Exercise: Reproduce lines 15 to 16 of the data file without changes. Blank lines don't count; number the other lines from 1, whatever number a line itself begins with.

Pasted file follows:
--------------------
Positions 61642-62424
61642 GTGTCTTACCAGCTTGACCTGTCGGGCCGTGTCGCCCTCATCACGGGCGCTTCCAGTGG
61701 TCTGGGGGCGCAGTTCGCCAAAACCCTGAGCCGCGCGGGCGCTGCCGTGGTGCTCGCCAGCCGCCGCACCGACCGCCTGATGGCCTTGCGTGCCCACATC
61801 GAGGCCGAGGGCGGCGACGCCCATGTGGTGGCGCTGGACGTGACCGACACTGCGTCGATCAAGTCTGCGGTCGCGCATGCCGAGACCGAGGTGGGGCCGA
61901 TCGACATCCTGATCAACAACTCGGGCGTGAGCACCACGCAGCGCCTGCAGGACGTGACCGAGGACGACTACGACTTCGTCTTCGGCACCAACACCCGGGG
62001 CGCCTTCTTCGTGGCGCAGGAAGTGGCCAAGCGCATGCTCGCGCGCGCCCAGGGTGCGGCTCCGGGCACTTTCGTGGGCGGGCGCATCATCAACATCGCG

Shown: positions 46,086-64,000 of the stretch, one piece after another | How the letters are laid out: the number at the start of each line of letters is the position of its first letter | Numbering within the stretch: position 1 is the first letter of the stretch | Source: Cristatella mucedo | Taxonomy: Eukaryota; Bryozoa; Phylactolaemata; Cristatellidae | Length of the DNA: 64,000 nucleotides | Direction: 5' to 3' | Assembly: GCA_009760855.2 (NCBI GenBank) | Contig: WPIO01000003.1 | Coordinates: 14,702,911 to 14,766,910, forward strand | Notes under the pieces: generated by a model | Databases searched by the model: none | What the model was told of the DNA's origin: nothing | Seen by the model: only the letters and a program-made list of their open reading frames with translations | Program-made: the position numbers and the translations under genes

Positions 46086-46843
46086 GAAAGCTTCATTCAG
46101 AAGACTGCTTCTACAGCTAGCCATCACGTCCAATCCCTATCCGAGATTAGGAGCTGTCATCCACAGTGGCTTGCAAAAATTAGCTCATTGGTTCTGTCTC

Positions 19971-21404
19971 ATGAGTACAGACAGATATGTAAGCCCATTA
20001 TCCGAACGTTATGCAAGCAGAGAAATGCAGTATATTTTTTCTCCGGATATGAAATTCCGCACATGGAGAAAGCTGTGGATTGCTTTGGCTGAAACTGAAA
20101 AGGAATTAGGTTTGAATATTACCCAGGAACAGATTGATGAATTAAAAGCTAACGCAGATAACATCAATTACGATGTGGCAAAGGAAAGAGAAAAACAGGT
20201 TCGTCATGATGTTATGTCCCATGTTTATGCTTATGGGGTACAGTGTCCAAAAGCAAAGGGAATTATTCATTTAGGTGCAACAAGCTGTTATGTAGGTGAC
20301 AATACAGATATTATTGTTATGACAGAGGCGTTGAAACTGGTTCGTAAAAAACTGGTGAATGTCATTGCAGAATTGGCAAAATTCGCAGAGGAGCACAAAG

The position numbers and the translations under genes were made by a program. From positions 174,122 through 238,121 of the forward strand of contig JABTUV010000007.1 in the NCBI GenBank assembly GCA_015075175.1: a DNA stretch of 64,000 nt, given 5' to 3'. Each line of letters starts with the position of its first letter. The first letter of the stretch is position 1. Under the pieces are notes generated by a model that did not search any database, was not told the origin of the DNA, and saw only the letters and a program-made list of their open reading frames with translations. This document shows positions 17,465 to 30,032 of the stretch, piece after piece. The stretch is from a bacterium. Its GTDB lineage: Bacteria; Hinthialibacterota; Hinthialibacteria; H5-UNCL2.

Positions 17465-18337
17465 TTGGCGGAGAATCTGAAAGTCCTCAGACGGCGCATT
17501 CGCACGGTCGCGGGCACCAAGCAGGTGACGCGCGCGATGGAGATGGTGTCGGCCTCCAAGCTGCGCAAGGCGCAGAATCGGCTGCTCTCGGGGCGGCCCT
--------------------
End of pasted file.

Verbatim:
20201 TCGTCATGATGTTATGTCCCATGTTTATGCTTATGGGGTACAGTGTCCAAAAGCAAAGGGAATTATTCATTTAGGTGCAACAAGCTGTTATGTAGGTGAC
20301 AATACAGATATTATTGTTATGACAGAGGCGTTGAAACTGGTTCGTAAAAAACTGGTGAATGTCATTGCAGAATTGGCAAAATTCGCAGAGGAGCACAAAG